Portland substance abuse panel sees value in following Seattle's 'LEAD'

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PORTLAND — A crime diversion program created in Seattle is generating local interest from a city panel on substance abuse.

“From my perspective, a pilot program would be a perfect fit for the Bayside neighborhood,” Police Chief Michael Sauschuck said March 19 as the subcommittee established by Mayor Michael Brennan considered how a derivative of Seattle’s Law Enforcement Assisted Diversion program might be established in Portland.

Subcommittee member Chris Poulos, a law student and advocate of treating substance abuse as more a public health than law enforcement issue, has been looking at ways to start a program since January.

Details on possible costs, grant funding, shelter options and when to refer people to the program have not been worked out, although Poulos said he will have more to present when the subcommittee meets again in May.

“The idea is to find out what would work, look at the client, the individual in need,” he said. “How can we pull this person out of whatever they are trapped in?”

Poulos said his interest developed after Kris Nyrop, who works with public defenders in Seattle and surrounding King County, Washington, gave a presentation to the subcommittee on how the program works.

Known by its LEAD acronym and established in sections of Seattle in 2011, the program allows police to refer nonviolent offenders facing drug or prostitution charges to case managers who can set up housing and counseling services.

“We were looking at a whole bunch of people who were looking at a minimum of five years in jail,” Nyrop said, adding that referrals can now be made by others in social services as the program expands through the city.

Established with a grant of $950,000, Nyrop said much of the initial cost was spent on housing. But he noted the cost of incarceration is about $30,000 annually per individual. Locally, subcommittee members do not expect a diversionary program to approach the cost of Seattle’s.

The program has served about 250 people, and early indications are it has saved money. The program’s effectiveness is still being studied by the University of Washington.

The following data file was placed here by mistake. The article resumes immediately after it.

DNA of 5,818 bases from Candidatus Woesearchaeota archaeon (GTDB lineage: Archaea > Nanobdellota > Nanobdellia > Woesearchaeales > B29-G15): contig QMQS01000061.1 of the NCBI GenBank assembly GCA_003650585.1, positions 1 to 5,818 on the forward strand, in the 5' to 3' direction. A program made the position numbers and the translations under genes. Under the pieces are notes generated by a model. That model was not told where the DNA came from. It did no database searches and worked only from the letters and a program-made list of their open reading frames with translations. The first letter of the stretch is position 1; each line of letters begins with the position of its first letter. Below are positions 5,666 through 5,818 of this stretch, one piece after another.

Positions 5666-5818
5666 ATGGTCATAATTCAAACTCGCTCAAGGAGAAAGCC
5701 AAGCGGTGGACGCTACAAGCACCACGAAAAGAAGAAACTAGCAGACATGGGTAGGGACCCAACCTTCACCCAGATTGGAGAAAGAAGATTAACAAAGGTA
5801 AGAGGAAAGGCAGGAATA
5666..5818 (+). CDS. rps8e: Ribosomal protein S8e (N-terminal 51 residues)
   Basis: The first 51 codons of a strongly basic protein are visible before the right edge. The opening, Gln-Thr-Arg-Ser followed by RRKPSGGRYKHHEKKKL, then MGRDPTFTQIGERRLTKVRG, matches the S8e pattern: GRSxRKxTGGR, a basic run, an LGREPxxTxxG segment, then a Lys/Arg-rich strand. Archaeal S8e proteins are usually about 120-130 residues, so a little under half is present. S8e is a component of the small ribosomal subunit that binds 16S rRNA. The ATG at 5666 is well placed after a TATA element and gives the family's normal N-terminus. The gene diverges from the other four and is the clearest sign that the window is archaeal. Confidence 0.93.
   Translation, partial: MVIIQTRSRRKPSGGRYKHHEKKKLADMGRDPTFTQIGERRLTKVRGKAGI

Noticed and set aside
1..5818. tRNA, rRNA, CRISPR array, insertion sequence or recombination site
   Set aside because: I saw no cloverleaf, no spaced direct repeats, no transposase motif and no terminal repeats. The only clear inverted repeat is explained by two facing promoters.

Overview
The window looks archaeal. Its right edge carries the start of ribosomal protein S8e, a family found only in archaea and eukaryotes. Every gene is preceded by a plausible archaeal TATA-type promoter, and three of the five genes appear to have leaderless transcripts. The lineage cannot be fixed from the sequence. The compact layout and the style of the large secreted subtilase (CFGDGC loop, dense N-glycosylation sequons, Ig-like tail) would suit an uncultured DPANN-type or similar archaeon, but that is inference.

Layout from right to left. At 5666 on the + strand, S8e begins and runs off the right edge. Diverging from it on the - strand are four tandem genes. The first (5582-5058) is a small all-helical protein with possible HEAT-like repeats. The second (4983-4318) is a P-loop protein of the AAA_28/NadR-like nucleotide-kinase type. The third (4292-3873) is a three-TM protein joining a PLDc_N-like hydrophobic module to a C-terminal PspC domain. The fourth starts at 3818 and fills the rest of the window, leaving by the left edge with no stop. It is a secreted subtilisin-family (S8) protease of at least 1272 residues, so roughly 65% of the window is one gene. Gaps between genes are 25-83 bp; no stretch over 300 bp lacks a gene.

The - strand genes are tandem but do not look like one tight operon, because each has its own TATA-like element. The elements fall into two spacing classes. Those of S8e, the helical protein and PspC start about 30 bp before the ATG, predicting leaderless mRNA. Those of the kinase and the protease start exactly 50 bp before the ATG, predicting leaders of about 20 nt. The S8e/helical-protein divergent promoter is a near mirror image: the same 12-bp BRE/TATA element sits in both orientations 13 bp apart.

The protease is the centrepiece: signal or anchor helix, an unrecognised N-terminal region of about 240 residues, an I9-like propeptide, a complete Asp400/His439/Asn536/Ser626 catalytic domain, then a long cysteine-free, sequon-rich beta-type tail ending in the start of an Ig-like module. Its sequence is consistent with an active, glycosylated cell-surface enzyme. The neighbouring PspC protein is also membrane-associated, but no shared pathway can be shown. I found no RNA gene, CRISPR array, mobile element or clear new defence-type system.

A subcommittee consensus to try a program locally with as many as 20 people is developing, in part because diverting nonviolent offenders with substance abuse and mental health issues from the judicial system could provide them with benefits and ease the burden on taxpayers.

Using data from 2010, a 2013 study by the state Department of Health and Human Services placed an annual cost of $1.4 billion on the effects of substance abuse, with $120 million spent on law enforcement. Locally, Sauschuck and Brennan estimate 75 percent of city crime can be attributed to substance abuse.

Poulos said he prefers diversionary programs to arrests and prosecutions because of the way families can be split apart and cycles of abuse perpetuated, while a lack of treatment options leads to recidivism.

“The idea is to pull people out of the cycle of poverty, addiction, and incarceration, rather than simply trying to arrest our way out of the problem,” he said.

Sauschuck said finding people who could be referred to a diversionary program would not be difficult. He said East Bayside had 125 public drinking arrests, 75 drug possession arrests, about a dozen warrant arrests, and 112 total drug possession charges in 2014.

But Poulos and Sauschuck are not of one mind about when a referral could be made.

“We don’t want it to just turn into drug court,” Poulos said. “I really like keeping people out of the criminal justice system. As a taxpayer, that is where I would like to see my taxes going, that is my personal view.”

Sauschuck said it might be best to approach prisoners at the Cumberland County Jail who are nearing completion of their sentences and have been sober.

“You take them when they are clean and say ‘we are going to give you a shot,’” he said.

The Seattle LEAD program relied on local landlords and motels to provide housing, which may not work in Portland, where the housing market is tight and expensive.

“Sober houses are not going to take these people and private landlords are not going to take them,” Poulos said.

Steve Cotreau, manager of the Portland Community Recovery Center, has been researching the program with Polous. He said independent housing may not be the best option for referrals.

“We think we need to place them in more structured homes,” Cotreau said.

David Harry can be reached at 781-3661 ext. 110 or dharry@theforecaster.net. Follow him on Twitter: @DavidHarry8.

Portland City Hall reporter for The Forecaster. Baltimore native, lived in Maine since 1989. A journalist since 2005, covering much of Cumberland and York counties. I joined The Forecaster in 2012.